Linear sprint speed protocols were adapted from the methods outlined in a previous study [32] and conducted on an outdoor synthetic track. Participants were instructed to stand behind a start line with a self-selected leg forward and start only after the command of the assessor. Two independent assistants who were not part of this study were recruited as timekeepers (the between-timekeepers interclass correlation coefficients (ICCs) were 0.99 for both the 15 m and 30 m distances) and assigned to record the timing of each trial using a hand stopwatch (Casio S053 HF-70W-1DF, Casio Computer Co., Ltd., Tokyo, Japan). The times recorded by the two timekeepers were averaged for the analysis. Three trials were conducted for the 15 m and 30 m linear sprint tests with a one-minute recovery between trials, and the fastest trial was selected for further analysis. The ICC for test–retest was 0.86 (95% confidence interval (CI): 0.75–0.92) for the 15 m sprint test and 0.87 (95% CI: 0.77–0.93) for the 30 m sprint test.

2.5.2. Upper Limb Muscle Power

For the performance of the MBT, participants stood on the start line with their feet shoulder-width apart. Thereafter, participants threw a three kg medicine ball backward overhead. The distance between the start line and where the ball first contacted the floor was measured using a standard measuring tape. The test was performed as described previously by Stockbrugger and Haennel [33]. Two trials were conducted, and the furthest throw was selected for analysis. The ICC for test–retest was 0.97 (95% CI: 0.95–0.98).

2.5.3. Lower Limb Muscle Power

The SLJ protocol was adapted from methods outlined in a previous study [34] and conducted on a synthetic outdoor track. Participants stood behind a start line with their feet slightly apart and were instructed to swing their arms and perform a countermovement to a self-selected depth before taking off and landing with both legs. Verbal encouragement was provided to jump as far as possible. The measurement was recorded from the start line to the nearest point of contact on the landing (i.e., back of the nearest heel). Three jumps were performed with one minute of rest between jumps, and the longest jump was selected for analysis. The ICC for test–retest was 0.95 (95% CI: 0.91–0.97).
An inertial moment sensor (BTS G-walk, Italy) was used to measure the countermovement jump performance with arm thrust (CMJA). A pilot study reported the sensor to be valid and reliable (concurrent to MyJump 2 (ICC = 0.96, r = 0.973, mean difference = 0.2 ± 1.3, and paired t-test p = 0.550)) for measuring the CMJ performance. The sensor was placed on the lower back using a belt with the center of the device at the fifth lumbar vertebrae. Participants stood with their feet slightly apart and were instructed to swing their arms and perform a countermovement to a self-selected depth before taking off and landing with both legs. Knee flexion was not permitted during the flight phase of the jump. Three trials were performed with one minute of rest between jumps, and the best trial was selected for analysis. The ICC for test–retest was 0.96 (95% CI: 0.93–0.98).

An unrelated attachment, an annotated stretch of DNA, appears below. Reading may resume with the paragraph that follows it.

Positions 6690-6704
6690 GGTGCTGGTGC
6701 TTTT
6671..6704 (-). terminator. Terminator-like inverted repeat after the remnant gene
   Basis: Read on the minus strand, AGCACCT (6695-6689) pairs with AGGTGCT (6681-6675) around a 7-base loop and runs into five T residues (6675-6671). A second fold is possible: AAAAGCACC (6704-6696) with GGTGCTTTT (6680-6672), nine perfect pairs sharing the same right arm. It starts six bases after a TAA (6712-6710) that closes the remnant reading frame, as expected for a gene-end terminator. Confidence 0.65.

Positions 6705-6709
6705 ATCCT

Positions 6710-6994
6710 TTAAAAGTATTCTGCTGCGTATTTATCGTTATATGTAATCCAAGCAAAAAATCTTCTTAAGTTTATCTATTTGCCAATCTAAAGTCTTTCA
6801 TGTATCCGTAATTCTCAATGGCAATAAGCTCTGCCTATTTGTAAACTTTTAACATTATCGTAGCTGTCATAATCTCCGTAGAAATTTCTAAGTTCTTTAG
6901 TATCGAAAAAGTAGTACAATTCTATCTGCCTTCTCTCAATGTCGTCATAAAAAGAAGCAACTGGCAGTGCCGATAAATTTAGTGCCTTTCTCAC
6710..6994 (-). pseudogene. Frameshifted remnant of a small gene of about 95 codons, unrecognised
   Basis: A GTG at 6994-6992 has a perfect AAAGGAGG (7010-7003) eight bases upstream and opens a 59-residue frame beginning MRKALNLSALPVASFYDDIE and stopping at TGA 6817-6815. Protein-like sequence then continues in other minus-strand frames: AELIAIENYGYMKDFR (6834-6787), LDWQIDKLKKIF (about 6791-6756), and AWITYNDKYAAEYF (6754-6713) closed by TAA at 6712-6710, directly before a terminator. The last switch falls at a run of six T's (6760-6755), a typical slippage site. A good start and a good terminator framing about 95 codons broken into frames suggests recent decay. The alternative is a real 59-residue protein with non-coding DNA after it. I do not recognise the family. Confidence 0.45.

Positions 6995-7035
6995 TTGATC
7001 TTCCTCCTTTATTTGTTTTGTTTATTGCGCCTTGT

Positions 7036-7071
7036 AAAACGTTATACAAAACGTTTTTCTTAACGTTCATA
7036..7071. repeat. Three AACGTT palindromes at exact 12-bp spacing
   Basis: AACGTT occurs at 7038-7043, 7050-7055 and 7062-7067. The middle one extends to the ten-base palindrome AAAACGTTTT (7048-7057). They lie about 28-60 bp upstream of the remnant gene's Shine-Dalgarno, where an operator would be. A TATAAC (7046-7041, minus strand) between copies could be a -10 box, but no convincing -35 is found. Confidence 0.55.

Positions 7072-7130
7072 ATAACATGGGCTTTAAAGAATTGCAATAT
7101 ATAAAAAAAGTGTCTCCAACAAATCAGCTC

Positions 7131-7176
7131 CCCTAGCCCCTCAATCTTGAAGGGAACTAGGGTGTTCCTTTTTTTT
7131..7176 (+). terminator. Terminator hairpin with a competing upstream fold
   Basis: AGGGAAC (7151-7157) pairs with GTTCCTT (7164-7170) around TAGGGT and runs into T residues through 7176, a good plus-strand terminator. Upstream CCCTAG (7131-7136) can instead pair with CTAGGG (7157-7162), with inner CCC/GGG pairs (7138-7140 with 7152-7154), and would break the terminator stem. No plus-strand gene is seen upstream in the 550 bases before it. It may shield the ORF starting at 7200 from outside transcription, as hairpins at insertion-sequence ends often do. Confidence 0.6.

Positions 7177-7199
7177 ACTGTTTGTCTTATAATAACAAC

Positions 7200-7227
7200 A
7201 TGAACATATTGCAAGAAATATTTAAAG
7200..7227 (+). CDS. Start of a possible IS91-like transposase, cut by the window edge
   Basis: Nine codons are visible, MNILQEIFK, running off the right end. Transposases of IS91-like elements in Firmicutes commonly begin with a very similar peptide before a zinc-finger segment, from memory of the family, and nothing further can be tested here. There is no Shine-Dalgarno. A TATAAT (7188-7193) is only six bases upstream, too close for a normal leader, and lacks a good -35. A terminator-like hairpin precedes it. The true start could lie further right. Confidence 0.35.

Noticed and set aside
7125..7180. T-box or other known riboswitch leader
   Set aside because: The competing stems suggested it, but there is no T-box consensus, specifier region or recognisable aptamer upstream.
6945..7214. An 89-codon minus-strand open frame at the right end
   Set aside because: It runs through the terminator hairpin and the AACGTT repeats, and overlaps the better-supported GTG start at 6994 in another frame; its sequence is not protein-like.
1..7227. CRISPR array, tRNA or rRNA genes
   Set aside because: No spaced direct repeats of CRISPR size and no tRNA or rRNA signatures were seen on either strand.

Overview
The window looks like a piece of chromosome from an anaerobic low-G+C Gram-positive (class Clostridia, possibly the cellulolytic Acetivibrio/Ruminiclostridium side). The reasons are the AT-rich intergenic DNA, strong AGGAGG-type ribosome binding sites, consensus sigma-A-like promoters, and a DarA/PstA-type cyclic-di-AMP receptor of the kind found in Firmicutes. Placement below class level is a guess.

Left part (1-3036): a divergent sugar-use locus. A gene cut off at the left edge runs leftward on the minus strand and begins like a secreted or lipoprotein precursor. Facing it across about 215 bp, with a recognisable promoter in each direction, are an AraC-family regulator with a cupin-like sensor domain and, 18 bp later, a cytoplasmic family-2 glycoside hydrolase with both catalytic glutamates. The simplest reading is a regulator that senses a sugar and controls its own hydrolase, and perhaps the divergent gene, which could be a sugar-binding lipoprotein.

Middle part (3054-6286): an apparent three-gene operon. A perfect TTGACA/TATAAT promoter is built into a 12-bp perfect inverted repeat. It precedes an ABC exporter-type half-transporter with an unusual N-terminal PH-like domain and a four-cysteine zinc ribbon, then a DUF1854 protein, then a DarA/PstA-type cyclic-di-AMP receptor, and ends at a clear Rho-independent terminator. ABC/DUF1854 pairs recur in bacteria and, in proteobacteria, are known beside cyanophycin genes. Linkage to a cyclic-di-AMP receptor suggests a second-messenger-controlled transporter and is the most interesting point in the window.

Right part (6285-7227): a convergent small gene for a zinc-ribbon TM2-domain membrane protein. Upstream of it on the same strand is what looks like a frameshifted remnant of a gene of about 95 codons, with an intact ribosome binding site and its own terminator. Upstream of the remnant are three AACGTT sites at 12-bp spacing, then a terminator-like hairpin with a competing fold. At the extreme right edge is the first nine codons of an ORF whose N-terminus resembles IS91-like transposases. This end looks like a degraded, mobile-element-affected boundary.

2.5.4. Change-of-Direction Speed

The MAT was used to determine speed with directional changes, including forward sprinting, left and right shuffling, and backward running. The protocol was adapted from methods outlined in a previous study [19]. Two independent assistants who were not part of this study were recruited as timekeepers (between-timekeepers ICC was 0.98) and assigned to record the timing of each trial using a hand stopwatch (Casio S053 HF-70W-1DF, Casio Computer Co., Ltd., Tokyo, Japan). The average time recorded by both timekeepers was used for analysis. Three trials were performed with one minute of rest between trials, and the fastest trial was selected for analysis. The ICC for test–retest was 0.97 (95% CI: 0.95–0.98).

2.5.5. Muscle Strength

The isokinetic muscle strength tests were conducted on a HUMAC NORM isokinetic dynamometer (Computer Sports Medicine Inc., Stoughton, MA, USA). A 10-min warm-up was completed before the test, and it included jogging and dynamic stretching of the lower limbs. Thereafter, the participants sat on the machine’s chair, with the axis of rotation of the dynamometer arm aligned with the axis of rotation of the knee. The ‘Knee Extension/Flexion’ test was selected to be performed with the isokinetic ‘CONC/CONC’ mode; therefore, all knee extension and flexion movements involved concentric actions. The right side was always selected first across all testing sessions. The test protocol included a set of six repetitions at 60°/seconds. Two sets were completed for each leg with one minute of rest between the sets. Verbal instructions were provided to push and pull as hard and fast as possible throughout the full range of motion. Furthermore, the screen was positioned so that participants could see the real-time feedback on their effort. Two sets were performed, and the highest peak torque value obtained was selected for analysis. The ICC for test–retest was 0.99 (95% CI: 0.98–0.99) for right knee extension, 0.98 (95% CI: 0.97–0.99) for right knee flexion, 0.99 (95% CI: 0.98–0.99) for left knee extension, and 0.98 (95% CI: 0.97–0.99) for left knee flexion.